350,000 affected by fresh floods in Pakistan (Lead)

August 26th, 2010 - 6:41 pm ICT by IANS  

Islamabad, Aug 26 (DPA) The Indus River in Pakistan’s southern province of Sindh submerged dozens more villages Thursday, and authorities ordered the evacuation of up to 350,000 people.
“About 0.3 to 0.35 million people will be affected in Thatta, which is a district of about 0.85 million people,” said Kher Mohammad Kaloro, director of operations at Sindh’s Provincial Disaster Management Authority.

“The floods have breached two protective dykes, forcing us to ask people to leave Sajawal, a small town of 28,000 people. Water is also going towards Qambar and Shadadkot towns, and more people will be affected,” Kaloro added.

The floods triggered by heavy monsoon rains a month ago have affected more than 17.2 million people, including some 3.8 million in Sindh, and killed over 1,500, according to Pakistan’s disaster management body.

Nazar Mohammad Gondal, the minister for Food and Agriculture, said floods had destroyed 1.7 million hectares of agricultural land out of a total cultivable area of 23 million hectares.

“Flooding has done extensive damage to agriculture and standing crops of cotton, rice, sugarcane, corn and other plants have been damaged or destroyed,” he said.

At least 614,000 hectares of rice is submerged, resulting in the loss of 1.5 million tonnes of rice. Pakistan would no longer able to export rice. It sold around 4 million tonnes abroad this year.

Gondal’s ministry also reported huge losses of fruit, fodder, vegetables, livestock and fish-farms.

In addition, hundreds of thousands of tonnes of wheat reserves were washed away, leaving the country to either import food or rely on aid coming from the international community.

Relief workers have been struggling to get aid to the displaced people staying at the relief camps or in the open with little food, medicine or clean drinking water.

Some 3.5 million flood survivors had only contaminated water to drink, which is increasing the risk of water-borne diseases spreading, the United Nations said Wednesday.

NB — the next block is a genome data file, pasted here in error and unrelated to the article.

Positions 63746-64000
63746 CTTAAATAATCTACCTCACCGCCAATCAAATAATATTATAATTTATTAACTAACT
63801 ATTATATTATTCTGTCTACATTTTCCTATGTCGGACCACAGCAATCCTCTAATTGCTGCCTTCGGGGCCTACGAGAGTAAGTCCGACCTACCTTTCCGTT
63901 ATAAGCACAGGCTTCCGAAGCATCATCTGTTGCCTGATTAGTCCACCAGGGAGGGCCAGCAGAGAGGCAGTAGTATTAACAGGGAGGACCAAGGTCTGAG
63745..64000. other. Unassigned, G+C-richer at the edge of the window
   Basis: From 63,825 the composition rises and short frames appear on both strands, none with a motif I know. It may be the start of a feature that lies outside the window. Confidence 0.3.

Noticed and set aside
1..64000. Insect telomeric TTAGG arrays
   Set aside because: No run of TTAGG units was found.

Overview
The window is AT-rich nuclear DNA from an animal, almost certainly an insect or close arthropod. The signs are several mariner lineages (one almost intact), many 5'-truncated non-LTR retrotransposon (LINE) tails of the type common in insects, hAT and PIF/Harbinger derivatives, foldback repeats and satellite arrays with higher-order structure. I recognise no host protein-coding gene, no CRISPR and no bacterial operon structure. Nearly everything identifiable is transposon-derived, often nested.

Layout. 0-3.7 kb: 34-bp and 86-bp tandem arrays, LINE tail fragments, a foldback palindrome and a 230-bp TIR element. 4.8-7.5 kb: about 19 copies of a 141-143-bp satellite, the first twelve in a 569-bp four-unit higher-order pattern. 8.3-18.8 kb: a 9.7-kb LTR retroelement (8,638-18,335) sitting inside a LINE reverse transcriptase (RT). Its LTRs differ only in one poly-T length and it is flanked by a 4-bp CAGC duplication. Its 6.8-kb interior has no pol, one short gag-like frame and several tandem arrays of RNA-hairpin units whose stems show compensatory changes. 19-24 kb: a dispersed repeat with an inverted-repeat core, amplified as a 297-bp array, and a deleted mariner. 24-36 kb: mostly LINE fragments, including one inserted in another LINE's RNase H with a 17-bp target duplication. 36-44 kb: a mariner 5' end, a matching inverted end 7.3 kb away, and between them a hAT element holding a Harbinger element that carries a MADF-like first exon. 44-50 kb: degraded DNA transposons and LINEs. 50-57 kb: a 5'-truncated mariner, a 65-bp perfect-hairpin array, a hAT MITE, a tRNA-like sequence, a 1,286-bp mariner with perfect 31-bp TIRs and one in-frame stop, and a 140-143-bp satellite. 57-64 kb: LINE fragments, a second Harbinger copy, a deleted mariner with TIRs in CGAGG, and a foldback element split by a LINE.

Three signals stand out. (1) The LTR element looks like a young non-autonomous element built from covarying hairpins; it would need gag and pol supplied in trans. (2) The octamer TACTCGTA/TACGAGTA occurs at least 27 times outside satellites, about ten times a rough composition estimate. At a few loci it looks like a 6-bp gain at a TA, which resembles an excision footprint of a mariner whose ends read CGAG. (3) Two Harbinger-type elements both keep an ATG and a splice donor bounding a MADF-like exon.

Its Children’s Fund UNICEF had so far been able to reach around 2.5 million people in flood-devastated areas with 5 litres of clean water per person a day, which is less than the minimum health requirements.

“We are working as fast as anyone could, but this is not enough,” said Karen Allen, deputy country representative of UNICEF in Pakistan.

“Millions of people are still faced with the dilemma of drinking contaminated water, putting them at risk of diarrhoeal diseases.” The waterborne diseases were already spreading among the people affected by the floods that have swamped around one-fifth of Pakistani land.

According to the World Health Organization (WHO), 3.2 million people had received medical treatment for diarrhoea, skin diseases, acute respiratory infections and other illnesses in flood-affected areas.

Some 65,000 cases of malaria were reported in the southern provinces of Baluchistan and Sindh, where a second wave of floods was displacing hundreds of thousands of people.

“Lack of clean water leads to poor sanitation, and this is a major concern which leads to heightened risk of disease. Waste is building up,” said Paul Garwood, a WHO official. “This awful combination puts people at greater risk for contracting disease.”

“Without clean water, people are unable to wash their clothes. If they are in wet dirty clothes for days on end, this may lead to rashes which can turn into more serious ailments,” he added.

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